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Kamis, 21 April 2011

Jacques Rivette - Duelle (une quarantaine) AKA Twilight (A Quarantine) (1976)

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It all began (as things Rivettian tend to do) auspiciously enough. There were to be four films in a series originally entitled Les Filles du Feu (after Gerard de Nerval) before the more expansive Scenes de la vie parallele replaced it. Each would center on a “non-existent myth” of a battle between goddesses of the sun and the moon for a mysterious blue diamond that has the power to make mortals immortal and vice versa. Each film was to be in a different genre: a film noir, a pirate adventure, a love story, and finally a musical – the last-mentioned of whose scenario particulars hadn’t been completely worked out when the four-film project went into production. Two films were ultimately completed – Duelle (the film noir) and Noroit (1976, the pirate adventure). But two days into the shooting of the third, Histoire de Marie et Julien the metteur en scène (as Rivette always chose to call himself, auteurism be damned) suffered a nervous breakdown, and the entire project fell apart – though traces of it linger in Merry-Go-Round (1981, a paranoid conspiracy jape that has everything but the goddesses) and the semi-demi-musical Haut/Bas/Fragile (1995).

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Out of the original Scenes project, only Duelle was released in France. Noroit had a cursory premiere in Germany but never in its native country. As for Histoire de Marie et Julien, the few days of shooting Rivette managed to accomplish with Albert Finney and Leslie Caron were scrapped, and the project – clearly dear to his heart – was resurrected in 2003 with Jerzy Radzilowicz and Emmanuelle Béart replacing Finney and Caron, with its story concerning a ghost becoming human replacing the goddesses and the blue diamond. But so much about both cinema and Rivette had changed in 27 years, that Historie de Marie et Julien has next to nothing to do with Duelle and Noroit. Suffice to say that Scenes de la vie parallele was born of an era when Rivette (mistakenly) surmised that there was a large and growing audience of cineastes longing for a cross between Kiss Me Deadly (Robert Aldrich, 1955) and Les Dames du Bois de Boulogne (Robert Bresson, 1945). What we’ve mostly seen instead is a mob of dissolute “fanboys” panting for the “grindhouse” detritus dear to Quentin Tarantino’s heart.

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Prior to the shooting of Duelle Rivette assembled the cast and screened Val Lewton and Mark Robson’s The Seventh Victim (1943) for them. And indeed there’s a great deal of that 40s thriller about a Greenwich Village satanist cult killing off recalcitrant members in Rivette’s film. But from the very first sight of Nicole Garcia’s Elsa (Or is it Jeanne? Plenty of ambiguity there already) in her Cloris Leachman-styled raincoat confessing ashamedly to Bulle Ogier’s Sun Goddess Viva that she works as a “dancer”, we’re taken back to that celebrated film maudit – beloved of the cinematic cognoscenti while falling short of the ever-exalted goals of its creator Robert Bresson.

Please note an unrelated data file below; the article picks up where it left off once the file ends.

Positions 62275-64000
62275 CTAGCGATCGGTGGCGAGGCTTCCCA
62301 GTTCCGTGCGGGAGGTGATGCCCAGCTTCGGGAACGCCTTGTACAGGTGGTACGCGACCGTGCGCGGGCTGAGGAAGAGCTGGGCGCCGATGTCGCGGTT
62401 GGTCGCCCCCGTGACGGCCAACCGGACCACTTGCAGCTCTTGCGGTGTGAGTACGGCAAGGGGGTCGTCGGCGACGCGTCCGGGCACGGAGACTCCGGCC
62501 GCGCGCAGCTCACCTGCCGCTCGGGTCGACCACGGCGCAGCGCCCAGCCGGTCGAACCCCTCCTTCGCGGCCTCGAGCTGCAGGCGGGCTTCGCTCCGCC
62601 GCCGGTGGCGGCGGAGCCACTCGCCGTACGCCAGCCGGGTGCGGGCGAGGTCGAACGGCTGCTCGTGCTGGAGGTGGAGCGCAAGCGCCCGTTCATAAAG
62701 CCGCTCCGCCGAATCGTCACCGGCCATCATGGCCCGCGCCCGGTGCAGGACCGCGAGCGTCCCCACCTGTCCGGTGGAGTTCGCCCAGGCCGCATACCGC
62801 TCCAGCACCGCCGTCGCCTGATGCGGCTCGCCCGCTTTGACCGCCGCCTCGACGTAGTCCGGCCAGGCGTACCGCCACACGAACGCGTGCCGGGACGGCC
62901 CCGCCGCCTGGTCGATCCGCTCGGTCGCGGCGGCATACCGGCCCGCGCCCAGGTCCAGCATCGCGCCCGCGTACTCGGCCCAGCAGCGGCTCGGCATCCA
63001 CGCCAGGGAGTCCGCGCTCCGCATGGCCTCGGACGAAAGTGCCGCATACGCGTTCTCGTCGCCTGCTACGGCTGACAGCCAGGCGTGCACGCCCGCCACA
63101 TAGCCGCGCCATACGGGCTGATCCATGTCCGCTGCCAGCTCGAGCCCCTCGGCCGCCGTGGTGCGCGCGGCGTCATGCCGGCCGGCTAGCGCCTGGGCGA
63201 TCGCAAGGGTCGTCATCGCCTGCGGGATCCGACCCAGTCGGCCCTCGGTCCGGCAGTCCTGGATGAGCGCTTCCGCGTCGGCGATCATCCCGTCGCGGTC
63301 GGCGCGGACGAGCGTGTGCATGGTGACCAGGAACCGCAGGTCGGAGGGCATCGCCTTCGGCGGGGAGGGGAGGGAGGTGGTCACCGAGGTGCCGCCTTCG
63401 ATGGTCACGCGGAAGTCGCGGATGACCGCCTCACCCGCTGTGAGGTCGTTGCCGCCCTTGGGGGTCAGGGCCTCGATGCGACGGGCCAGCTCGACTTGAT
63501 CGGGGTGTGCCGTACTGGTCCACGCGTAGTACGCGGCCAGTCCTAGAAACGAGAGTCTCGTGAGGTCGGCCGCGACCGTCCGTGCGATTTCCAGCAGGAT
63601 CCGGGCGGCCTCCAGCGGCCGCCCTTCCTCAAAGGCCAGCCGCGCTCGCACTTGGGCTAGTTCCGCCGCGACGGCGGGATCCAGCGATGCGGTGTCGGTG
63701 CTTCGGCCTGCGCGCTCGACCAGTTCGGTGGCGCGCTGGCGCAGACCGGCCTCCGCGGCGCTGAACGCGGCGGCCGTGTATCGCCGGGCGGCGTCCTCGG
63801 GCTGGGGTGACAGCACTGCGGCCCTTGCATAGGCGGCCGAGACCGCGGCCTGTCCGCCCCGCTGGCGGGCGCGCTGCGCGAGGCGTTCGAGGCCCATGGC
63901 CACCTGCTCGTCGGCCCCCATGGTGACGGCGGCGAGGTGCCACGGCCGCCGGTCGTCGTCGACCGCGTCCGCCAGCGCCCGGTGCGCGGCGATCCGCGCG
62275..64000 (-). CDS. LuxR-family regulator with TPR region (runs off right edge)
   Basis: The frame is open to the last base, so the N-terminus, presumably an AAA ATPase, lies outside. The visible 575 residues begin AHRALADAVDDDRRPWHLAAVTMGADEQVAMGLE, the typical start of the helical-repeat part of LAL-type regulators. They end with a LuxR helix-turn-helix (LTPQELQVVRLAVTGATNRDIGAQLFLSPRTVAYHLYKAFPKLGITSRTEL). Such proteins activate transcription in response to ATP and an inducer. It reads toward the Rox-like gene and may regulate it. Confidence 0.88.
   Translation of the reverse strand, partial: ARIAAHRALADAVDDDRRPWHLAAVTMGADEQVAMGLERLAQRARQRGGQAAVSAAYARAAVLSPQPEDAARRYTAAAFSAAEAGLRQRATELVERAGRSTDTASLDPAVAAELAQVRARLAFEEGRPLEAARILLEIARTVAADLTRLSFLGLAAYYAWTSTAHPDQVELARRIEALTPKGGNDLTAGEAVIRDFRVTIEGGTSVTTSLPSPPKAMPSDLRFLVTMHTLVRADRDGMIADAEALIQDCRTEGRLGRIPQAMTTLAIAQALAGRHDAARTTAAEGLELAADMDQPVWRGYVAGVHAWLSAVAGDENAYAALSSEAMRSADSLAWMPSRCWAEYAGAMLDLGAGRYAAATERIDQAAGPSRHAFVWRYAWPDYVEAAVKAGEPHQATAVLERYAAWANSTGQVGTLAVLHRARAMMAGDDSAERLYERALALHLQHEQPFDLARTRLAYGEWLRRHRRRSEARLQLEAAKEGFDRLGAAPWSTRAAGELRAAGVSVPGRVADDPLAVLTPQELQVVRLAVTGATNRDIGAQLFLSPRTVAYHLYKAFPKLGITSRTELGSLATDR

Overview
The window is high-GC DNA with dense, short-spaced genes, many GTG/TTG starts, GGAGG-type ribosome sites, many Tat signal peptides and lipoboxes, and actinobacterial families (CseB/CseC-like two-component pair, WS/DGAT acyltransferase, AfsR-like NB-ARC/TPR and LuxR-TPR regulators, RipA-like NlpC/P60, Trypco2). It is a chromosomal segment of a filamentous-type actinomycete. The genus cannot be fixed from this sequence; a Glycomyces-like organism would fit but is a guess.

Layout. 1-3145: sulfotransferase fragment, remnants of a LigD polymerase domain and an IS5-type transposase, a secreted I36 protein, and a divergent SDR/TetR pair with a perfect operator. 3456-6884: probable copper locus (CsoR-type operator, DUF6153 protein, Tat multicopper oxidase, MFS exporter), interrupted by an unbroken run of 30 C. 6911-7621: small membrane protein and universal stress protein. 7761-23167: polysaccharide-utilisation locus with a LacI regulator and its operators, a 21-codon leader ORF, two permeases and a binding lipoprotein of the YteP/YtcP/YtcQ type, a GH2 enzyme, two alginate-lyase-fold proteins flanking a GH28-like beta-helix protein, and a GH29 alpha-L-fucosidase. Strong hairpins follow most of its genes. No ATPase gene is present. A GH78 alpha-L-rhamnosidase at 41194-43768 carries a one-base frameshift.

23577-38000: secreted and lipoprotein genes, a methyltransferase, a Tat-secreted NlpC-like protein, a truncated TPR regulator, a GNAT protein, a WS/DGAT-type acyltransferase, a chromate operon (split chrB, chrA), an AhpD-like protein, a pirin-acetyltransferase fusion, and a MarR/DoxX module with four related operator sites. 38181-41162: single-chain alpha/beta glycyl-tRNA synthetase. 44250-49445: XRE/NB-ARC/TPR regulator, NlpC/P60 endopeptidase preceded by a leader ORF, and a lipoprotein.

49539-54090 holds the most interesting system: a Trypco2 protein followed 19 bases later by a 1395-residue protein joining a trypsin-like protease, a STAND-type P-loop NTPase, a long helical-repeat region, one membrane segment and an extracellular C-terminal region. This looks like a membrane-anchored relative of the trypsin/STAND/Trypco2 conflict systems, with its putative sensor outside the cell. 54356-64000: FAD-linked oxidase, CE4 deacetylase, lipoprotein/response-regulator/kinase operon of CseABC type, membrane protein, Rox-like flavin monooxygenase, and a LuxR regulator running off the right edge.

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Adapted from a passage in Denis Diderot’s Jacques le Fataliste, and filmed during the Occupation, Les Dames du Bois de Boulogne boasts dialogue by Jean Cocteau, and a richly iconic performance by Maria Casares. Both figures hover over Duelle, in the Casares-like turns of both Ogier and her Moon Goddess adversary Leni, played by a startlingly chic Juliet Berto. However it’s Garcia who gets to say “Je me vengerai”, as she’s the mortal who suffers most for gaining possession of the mysterious diamond via her thankless lover Pierrot, played by Jean Babillee – a dancer for whom Cocteau created the ballet “Le Jeune Homme et la Mort”. The most important Cocteau connection is the film’s “alternate text”, Cocteau’s seldom-staged verse drama The Knights of the Round Table. As Rivette disclosed, in an interview published in this very journal,

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"Cocteau is someone who has made such a profound impression on me that there’s no doubt he’s influenced every one of my films. He’s a great poet, a great novelist, maybe not a great playwright – although I really love one of his plays, The Knights of the Round Table, which is not too well known. An astonishing piece, very autobiographical, about homosexuality and opium. Chéreau should stage it. You see Merlin as he puts Arthur’s castle under a bad charm, assisted by an invisible demon named Ginifer who appears in the guise of three different characters: it’s a metaphor for all forms of human dependence." The Captive Lover - an Interview with Jacques Rivette

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